Intermittent fasting – a useful tool or a dangerous fad?

fasting

Recently I have been experimenting a lot with intermittent fasting with great results and really no downside at all. I thought I’d share my experiences with you.

Since time immemorial people have fasted; every major religion refers to fasting as beneficial and indeed we all fast every night when we sleep until we have ‘break fast’ (the clue’s in the name). As cave people we would often go for days without food in between hunts so we are primed to be able to do this – it’s part of our natural make-up.

These days there is a whole industry out there trying to get us to eat more and more. Eat little and often is always the official advice and make sure you always eat a good breakfast. And the truth is that, if you’re locked into a traditional high carb diet like our government and others recommend, you will need to replenish your sugars every few hours as you ride the insulin roller coaster. This is great for the food industry but bad for your health and contributes to obesity.

On the other hand, if you are already adapted to fat burning rather than sugar burning for energy as I believe I probably am now, then it becomes totally unnecessary to eat so often, even when training hard every day, as I tend to do. The way I tend to do it is to just go by hunger, so, I don’t eat until really hungry, whatever time that happens to be, and try to eat earlier in the day rather than later. Following this system, I have realised that I am practically never really genuinely hungry and that most eating happens for emotional reasons, boredom, stress, habit or sugar addiction. In today’s society real hunger simply does not exist.

Why would you do that, people often ask? Well, I would reply with the question ‘why would you eat if you’re not hungry? And honestly, there is absolutely no hardship involved in this at all, perhaps surprisingly – no deprivation. That’s what amazed me the most – when I really thought about it I wasn’t really ever that hungry. Now if I really feel that I’m getting fairly hungry or feeling weak then I eat, so it’s not an issue of willpower or deprivation like most diets. This is not indeed a diet at all – it’s anti- diet. Nor is it about calorie control or restriction, although eating less will tend to keep you slimmer of course. The other great thing about fasting is that it is not only cheap, but free. My food bills have dropped dramatically.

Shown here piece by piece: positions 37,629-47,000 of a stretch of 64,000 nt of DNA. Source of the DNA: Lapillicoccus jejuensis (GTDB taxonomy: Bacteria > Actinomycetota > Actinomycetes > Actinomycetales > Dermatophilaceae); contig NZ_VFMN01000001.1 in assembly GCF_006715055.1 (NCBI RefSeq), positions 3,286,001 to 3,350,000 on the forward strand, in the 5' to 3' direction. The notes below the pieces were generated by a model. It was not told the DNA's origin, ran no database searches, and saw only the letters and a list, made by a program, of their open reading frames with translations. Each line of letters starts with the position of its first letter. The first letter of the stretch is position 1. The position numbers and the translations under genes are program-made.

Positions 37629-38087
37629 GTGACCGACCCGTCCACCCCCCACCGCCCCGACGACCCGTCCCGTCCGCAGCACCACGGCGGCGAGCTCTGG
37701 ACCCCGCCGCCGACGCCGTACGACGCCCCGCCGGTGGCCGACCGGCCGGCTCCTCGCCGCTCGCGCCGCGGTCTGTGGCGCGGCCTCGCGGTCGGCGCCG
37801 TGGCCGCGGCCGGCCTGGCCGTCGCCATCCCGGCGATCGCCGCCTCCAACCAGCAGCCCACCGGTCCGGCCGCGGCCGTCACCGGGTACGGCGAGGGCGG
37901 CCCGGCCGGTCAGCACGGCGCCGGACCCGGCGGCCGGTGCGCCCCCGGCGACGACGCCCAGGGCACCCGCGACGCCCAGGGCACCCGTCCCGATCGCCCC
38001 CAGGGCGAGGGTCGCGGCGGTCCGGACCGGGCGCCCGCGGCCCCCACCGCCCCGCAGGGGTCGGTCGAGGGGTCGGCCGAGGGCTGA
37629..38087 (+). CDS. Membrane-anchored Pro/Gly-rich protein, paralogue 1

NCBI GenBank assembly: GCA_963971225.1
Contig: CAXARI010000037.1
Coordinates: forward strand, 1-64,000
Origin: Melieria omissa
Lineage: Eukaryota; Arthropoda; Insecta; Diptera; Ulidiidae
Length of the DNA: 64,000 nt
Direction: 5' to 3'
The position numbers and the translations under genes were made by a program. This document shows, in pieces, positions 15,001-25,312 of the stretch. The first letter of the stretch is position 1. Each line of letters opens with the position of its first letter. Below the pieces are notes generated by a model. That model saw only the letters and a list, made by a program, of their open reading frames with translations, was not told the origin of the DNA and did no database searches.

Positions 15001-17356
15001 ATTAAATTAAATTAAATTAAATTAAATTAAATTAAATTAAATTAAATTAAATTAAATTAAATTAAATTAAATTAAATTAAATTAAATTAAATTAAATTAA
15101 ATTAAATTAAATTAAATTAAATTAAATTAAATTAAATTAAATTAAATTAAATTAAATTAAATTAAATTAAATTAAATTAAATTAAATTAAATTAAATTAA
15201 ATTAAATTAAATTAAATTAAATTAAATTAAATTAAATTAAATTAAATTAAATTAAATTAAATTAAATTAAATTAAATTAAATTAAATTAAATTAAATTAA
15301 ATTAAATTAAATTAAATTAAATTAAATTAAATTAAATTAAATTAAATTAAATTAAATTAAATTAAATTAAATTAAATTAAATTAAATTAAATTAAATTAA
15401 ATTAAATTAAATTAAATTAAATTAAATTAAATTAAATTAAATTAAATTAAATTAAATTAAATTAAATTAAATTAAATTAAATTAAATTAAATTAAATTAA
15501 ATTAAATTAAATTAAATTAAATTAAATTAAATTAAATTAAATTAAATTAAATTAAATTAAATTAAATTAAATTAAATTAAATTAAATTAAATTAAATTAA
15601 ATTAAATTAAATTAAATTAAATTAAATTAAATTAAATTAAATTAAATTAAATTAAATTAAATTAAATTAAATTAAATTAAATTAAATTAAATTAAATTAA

Surely you must feel weak and hungry? Absolutely not. On the contrary, I feel much lighter but stronger also. My sleep has been transformed without food hanging heavy on my stomach and my body fat has started to drop noticeably. A few days ago I decided to fast from lunchtime until the following breakfast, but also to throw in a hard 90 minute run early in the morning as well, before breaking my fast. I felt lighter, stronger and faster and full of energy. This goes against all the traditional advice of carbohydrates fuelling hard training, carb loading etc. I already knew that you could do long slow efforts while fat burning, but it seems that higher intensity efforts are also not only possible, but perhaps improved, in the absence of sugars.

Other benefits? My relationship with food has changed completely. When I do eat, it is nearly always better quality more nutritious food that I choose, rather than just something to ‘keep me going’. I know that I can live off my fat stores for very long periods if I choose to, therefore eating every few hours is simply unnecessary. I can easily get by on just two regular meals a day, which is what I normally do now if not fasting for longer. I am never bloated, nor constantly digesting food, which is great when training, often twice a day. Suddenly I have masses of extra time because I don’t need to shop so often, plan meals so much, prepare or clear away, wash up etc. Although, I’ve not yet experienced this, there are many reports of people undergoing prolonged fasts achieving incredible mental clarity too.
I think it’s important to vary your meals when intermittently fasting so as to get an adequate range of nutrients, but still keep your diet based around real foods, healthy fats and proteins. I would also advise against fasting if you are a child, are pregnant or are a diabetic on medication or have an eating disorder. If in any doubt whatsoever then consult with an appropriately qualified practitioner. However I do believe this can be a massive weapon in our arsenal in the fight against obesity and can safely be experimented with by the vast majority. I repeat, there is no downside at all, so why would you not try it?

 

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